The same, as I say, goes for global warming and the collapse of the twin towers. Corio, for example, asks some very specific questions, and then suggests that, if I cannot answer those questions, that global warming scepticism wins by default. But I am not a climate scientist, just as I am not an evolutionary biologist. There is simply no option here but to take the consensus amongst climate scientists as a starting point, and it is for climate scientists to answer questions put to them by sceptics. Asking me, a mere layman when it comes to science, let alone climate science, how I explain this or that supposed fact, if climate science is right in its conclusions about global warming, is like asking me, if I claim on the basis of what I believe I know, that it is possible to operate on the eyes of humans to correct faults in vision, to show that my claim is true by operating on someone’s eye. And telling me that support for global warming is dropping in Australia is even worse. This is not a popularity contest. We are trying to speak about what is happening. My own observations over the last decade or so, as the fall remains warmer — we didn’t have a heavy frost here in Nova Scotia until mid-October, when it used to be mid-September — and the winters milder, suggests that large-scale change is afoot, but I really have to take my cue from the scientists whose responses to climate change denial has been consistently and robustly supportive of claims that industrialisation has not only accompanied climate change, but is a direct cause of climate change, and that the result could be disastrous. Ecosystem collapse could be sudden and catastrophic. It is hard to believe that general scepticism regarding these conclusions is reasonable, given that the consensus on climate change and its causes is so broad. Doubt of this sort has a context, and it is within that context that it must be answered. It is hopeless to create an entirely new picture of climate trends that denies the fact of global warming or its most salient causes, unless there is some completely new theory that can explain what climate scientists measure. “Getting skeptical about global warming skepticism” is a good place to start. I know of no other way of being reasonable in this situation than by taking seriously what climate science is telling us, just as I know no other way to be reasonable about the development of life than to take what evolutionary biologists believe to be true. General scepticism in this context seems to me to be not only dangerous but foolish, and electoral numbers mean nothing at all.
As to the twin towers, I cannot see that scepticism regarding the causes of the disaster is reasonable; nor do I think, as Egbert suggested, that there is nothing verifiable here. Watching two jetliners crash into the towers and then watching them collapse, and thinking that these events are causally linked is not simply a case of post hoc ergo propter hoc, unless there is some other plausible explanation for the collapse of the towers. In response to some reasonable comments on the criticism of global warming and the terrorist attack which is reasonably thought to be what caused of the twin towers disaster, Egbert said first:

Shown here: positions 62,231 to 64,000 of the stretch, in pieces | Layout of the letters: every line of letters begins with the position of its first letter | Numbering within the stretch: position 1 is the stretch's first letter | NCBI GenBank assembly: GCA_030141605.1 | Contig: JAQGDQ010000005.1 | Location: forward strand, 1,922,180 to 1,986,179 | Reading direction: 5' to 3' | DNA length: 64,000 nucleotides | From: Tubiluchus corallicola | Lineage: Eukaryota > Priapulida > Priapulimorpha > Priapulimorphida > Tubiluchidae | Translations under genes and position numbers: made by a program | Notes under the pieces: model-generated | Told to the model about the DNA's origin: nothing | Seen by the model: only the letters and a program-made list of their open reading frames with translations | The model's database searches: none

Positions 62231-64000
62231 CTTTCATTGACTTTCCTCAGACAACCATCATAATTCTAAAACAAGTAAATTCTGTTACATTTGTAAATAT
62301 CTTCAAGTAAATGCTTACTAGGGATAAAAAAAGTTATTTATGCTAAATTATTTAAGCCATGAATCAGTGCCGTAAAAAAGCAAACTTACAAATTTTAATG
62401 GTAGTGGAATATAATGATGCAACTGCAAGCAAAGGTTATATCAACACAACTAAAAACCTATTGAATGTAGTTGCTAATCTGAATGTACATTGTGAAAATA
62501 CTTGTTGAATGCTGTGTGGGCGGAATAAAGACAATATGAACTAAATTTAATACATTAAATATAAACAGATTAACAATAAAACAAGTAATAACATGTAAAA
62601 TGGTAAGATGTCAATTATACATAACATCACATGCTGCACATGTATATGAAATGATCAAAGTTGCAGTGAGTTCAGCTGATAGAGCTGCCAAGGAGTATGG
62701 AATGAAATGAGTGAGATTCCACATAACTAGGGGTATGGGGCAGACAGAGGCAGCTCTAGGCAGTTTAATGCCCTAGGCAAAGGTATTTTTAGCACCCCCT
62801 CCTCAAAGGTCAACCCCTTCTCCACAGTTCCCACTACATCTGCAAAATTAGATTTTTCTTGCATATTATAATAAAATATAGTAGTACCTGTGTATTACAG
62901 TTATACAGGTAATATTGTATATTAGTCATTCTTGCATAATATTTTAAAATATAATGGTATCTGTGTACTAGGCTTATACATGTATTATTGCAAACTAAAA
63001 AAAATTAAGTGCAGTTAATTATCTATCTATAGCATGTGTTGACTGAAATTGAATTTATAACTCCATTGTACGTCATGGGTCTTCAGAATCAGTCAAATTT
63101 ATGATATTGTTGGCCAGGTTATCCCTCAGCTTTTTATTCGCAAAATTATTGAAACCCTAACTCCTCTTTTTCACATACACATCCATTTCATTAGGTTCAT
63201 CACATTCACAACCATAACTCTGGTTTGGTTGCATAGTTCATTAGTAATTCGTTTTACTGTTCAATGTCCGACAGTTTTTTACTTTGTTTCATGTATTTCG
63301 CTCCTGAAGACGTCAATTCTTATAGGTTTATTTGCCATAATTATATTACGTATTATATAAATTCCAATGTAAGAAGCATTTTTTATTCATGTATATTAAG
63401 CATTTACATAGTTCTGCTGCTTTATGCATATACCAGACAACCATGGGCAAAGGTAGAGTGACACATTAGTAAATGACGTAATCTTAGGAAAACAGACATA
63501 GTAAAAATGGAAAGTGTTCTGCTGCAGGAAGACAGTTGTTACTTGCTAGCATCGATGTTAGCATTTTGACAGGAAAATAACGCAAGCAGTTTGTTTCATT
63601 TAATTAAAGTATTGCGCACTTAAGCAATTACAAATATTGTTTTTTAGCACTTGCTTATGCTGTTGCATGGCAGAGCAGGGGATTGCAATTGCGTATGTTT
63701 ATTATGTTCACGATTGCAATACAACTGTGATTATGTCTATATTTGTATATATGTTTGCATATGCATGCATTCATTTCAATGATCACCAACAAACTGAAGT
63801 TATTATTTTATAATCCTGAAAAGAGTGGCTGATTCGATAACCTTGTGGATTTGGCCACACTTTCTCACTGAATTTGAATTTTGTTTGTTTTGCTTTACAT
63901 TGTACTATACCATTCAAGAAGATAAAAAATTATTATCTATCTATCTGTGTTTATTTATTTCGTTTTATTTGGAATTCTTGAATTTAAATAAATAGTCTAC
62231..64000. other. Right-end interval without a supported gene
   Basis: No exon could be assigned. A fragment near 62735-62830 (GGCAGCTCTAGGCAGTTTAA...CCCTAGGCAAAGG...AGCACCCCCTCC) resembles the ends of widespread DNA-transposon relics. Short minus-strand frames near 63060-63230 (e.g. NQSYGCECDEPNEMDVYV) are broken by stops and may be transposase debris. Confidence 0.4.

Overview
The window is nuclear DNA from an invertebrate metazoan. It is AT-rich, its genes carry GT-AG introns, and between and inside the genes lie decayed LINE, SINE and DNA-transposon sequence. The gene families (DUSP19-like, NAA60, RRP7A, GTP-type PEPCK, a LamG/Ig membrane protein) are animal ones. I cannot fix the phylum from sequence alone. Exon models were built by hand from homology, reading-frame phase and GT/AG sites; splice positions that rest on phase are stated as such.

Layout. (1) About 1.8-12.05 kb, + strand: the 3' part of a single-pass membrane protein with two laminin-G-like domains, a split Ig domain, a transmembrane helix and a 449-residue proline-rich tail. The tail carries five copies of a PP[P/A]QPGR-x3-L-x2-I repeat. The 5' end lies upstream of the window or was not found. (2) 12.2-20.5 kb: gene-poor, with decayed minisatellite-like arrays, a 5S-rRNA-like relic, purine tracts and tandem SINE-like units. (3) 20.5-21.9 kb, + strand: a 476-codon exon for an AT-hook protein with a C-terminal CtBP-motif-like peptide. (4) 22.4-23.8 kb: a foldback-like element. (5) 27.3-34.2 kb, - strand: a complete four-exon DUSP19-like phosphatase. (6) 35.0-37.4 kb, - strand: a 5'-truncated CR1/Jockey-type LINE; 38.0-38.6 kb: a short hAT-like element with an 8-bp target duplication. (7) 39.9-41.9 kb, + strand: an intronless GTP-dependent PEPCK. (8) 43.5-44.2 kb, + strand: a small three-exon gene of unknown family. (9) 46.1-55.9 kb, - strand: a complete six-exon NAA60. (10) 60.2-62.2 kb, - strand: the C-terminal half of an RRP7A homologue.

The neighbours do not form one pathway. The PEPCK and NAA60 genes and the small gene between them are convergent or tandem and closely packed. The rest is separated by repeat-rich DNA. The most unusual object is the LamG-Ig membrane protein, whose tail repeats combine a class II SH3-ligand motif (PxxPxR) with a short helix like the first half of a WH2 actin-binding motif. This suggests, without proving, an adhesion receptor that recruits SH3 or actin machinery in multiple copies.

Really, this level of hysteria and abuse coming from the ‘reasonable’ non-sceptic side, is worrying, although I knew it was always there.
and then, second, a bit later:
Come on people, let’s not keeping sinking so low as to be hysterical and irrational, get back to being reasonable and then we can have reasonable discussions.
I do not bring this up to pillory Egbert, but simply to point out that what led to the reference to hysteria and abuse was anything but hysteria and abuse. And claiming those who criticised “9/11 truthers” and climate change denialists as “the ‘reasonable’ non-sceptic side” is bizarre! Scepticism does not consist in doubting things, unless of course you want to take a Pyrrhonian sceptical position, which is harder to establish rationally than many people think (see here A.C.Grayling’s two books The Refutation of Scepticism and Scepticism and the Possibility of Knowledge). It consists in reasonably doubting things, and the arguments made by David Evans and Tildeb and others is that there was no reasonable argument in evidence for either “truther” claims or global warming denial. This is a terrifically important issue, and in so many internet discussions it seems to be overlooked. Just having a reason for believing or disbelieving something does not make it a good reason, and does not make disbelief rational. That is why religious believers field apologetic arguments in support of their beliefs, and also why the contention between believers and unbelievers runs so fast and furious at times, because a lot of emotional energy is tied up in our beliefs and our believing, especially when it goes against the grain of accepted beliefs. Of course, I could get my second wind at this point, and go on for another few thousand words, but perhaps this is as good a place to stop as any. But my point in this, as in my previous post, is to highlight a problem with internet discussions, and the difficulty of keeping these discussions on an even keel. Sceptics should endeavour to be reasonable above all, and should not be led into the morass of scepticism just for the sake of being transgressive. The aim should be to construct a reasonable model of the natural and social worlds, especially now that the religious world view is under so much stress and is in the process of collapsing. That, at any rate, is what I conceive myself to be at least attempting to contribute to, and I apologise if, to some of you, I seem in this post (to use that terrible expression) to be beating a dead horse.